The shipwreck of the Costa Concordia claimed another life on Saturday — more than two years after the cruise liner capsized off the coast of Giglio Island, killing 32 people.
The victim, a 40 year old Spanish diver, belonged to the salvage team who is presently working at the project aimed to re-float the cruise liner and tow it away in June.
“The dynamics of the accident is under investigation,” the TITAN Salvage-Micoperi Team said in a statement.
According to local media reports, the diver, Israel Franco Moreno, was trapped under the wreck while working in the delicate operation preceding the installation of 19 buoyancy tanks to the side of the ship.
It appears that Moreno cut his trapped leg in a sheet of metal, bleeding to death.
“We are terribly sorry. Another life adds to the Concordia tragedy,” Giglio mayor Sergio Ortelli said.
“We hope to see the end of all this as soon as possible,” he added.
But lifting the 114,500-tonne vessel from the seabed won’t be an easy task. The “very delicate operation,” as Franco Porcellacchia, the engineer in charge of the salvage, called it, is expected to take seven to ten days.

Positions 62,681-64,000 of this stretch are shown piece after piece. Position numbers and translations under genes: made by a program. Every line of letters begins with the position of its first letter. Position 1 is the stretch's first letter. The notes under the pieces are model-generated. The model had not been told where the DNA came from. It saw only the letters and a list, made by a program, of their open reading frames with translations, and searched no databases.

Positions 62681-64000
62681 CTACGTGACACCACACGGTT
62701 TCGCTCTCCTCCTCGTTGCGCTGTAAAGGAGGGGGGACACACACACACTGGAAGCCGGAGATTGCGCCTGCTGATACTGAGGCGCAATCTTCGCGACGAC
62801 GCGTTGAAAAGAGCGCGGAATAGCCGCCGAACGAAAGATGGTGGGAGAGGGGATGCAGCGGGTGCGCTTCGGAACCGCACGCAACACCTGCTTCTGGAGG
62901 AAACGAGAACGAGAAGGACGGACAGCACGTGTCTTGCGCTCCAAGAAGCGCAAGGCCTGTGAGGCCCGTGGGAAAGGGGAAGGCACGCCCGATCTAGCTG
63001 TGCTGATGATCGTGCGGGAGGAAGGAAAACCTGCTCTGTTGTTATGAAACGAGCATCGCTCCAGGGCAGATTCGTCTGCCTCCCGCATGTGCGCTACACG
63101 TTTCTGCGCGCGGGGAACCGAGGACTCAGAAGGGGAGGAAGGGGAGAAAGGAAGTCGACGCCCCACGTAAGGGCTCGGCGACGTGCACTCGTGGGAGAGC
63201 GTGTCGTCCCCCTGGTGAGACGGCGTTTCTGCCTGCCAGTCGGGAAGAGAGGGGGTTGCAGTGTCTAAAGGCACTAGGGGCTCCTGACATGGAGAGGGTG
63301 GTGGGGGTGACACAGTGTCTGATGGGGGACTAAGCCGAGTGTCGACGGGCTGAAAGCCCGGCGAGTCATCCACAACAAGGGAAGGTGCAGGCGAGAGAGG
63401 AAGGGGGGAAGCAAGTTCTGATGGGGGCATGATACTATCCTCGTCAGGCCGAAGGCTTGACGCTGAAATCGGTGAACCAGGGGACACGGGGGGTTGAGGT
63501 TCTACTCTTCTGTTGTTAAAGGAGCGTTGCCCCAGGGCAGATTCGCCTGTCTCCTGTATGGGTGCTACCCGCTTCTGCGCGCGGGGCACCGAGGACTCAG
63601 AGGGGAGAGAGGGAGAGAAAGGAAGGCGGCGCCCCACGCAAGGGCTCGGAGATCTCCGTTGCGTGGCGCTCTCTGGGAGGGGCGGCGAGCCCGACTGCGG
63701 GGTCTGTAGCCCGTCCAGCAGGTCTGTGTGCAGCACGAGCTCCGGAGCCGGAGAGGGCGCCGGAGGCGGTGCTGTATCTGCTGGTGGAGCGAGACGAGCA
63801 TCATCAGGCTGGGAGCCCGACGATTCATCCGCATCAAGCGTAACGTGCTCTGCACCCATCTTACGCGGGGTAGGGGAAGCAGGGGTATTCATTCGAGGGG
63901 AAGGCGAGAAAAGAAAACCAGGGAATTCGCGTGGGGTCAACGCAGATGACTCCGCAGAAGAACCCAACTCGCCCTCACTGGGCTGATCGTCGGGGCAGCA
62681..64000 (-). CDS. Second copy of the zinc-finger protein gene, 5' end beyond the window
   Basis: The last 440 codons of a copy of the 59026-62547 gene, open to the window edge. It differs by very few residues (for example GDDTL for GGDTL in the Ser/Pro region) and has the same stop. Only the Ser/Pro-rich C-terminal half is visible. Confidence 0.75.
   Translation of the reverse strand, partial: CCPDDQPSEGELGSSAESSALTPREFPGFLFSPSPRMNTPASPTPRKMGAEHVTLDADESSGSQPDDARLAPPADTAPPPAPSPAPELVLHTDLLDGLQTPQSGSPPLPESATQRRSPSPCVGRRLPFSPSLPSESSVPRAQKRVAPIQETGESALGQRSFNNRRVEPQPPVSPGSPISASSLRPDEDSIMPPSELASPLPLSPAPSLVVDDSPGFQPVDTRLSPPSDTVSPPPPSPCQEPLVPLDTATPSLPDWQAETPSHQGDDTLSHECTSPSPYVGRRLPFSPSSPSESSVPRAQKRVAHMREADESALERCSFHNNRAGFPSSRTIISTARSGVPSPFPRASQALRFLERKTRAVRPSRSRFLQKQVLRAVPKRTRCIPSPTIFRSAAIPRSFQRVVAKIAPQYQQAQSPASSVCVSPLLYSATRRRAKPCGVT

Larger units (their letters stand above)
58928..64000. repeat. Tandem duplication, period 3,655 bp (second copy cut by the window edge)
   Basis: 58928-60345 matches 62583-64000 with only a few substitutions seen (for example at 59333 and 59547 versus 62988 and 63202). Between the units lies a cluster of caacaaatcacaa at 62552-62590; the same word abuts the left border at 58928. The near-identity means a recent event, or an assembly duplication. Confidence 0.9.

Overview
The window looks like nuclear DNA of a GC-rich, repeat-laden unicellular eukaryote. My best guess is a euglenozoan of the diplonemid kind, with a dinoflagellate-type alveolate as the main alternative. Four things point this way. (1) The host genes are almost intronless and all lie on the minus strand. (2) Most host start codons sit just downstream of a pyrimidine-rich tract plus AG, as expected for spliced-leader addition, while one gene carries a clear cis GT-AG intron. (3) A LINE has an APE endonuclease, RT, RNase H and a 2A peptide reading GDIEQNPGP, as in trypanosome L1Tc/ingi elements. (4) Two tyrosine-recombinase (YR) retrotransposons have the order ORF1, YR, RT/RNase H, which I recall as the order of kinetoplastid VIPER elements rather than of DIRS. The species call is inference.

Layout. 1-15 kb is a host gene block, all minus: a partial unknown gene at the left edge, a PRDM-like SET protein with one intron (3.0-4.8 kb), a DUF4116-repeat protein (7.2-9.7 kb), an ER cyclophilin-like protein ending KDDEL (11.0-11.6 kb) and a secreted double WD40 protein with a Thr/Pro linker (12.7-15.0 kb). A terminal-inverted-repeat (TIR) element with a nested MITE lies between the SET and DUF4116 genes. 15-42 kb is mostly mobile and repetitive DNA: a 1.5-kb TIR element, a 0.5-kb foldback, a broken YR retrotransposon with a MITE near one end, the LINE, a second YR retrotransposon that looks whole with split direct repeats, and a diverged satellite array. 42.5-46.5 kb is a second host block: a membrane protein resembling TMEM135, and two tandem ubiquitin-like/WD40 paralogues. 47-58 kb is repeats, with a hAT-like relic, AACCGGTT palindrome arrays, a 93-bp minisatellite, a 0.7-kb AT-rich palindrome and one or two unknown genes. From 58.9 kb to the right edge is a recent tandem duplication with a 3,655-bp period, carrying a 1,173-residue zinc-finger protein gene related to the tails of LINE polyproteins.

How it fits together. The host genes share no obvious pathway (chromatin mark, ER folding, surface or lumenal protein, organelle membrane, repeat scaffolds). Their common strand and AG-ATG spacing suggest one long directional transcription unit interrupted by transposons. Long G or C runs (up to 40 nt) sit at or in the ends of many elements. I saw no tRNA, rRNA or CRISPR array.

Adding to the 11 already in place, the 19 tank-like sponsons will be emptied of water and filled with air, providing buoyancy to raise the ship off the platform where it stands now, about 98 feet below the water level.
Porcellacchia said the salvage team will start pumping air into the tanks and water out at the beginning of June. It is not known yet where the ship will be towed to be finally dismantled.
About two-and-a-half times the size of the Titanic, the Concordia struck a rock and capsized on Jan. 13, 2012, after captain Francesco Schettino, on trial for manslaughter, allegedly drove it on an unauthorized route too close to shore, ripping a huge gash in the hull.
The ship has now claimed 33 lives — 32 as it tumbled onto its side with more than 4,200 people aboard two years ago. Among the victims, Indian waiter Russel Rebello is still missing.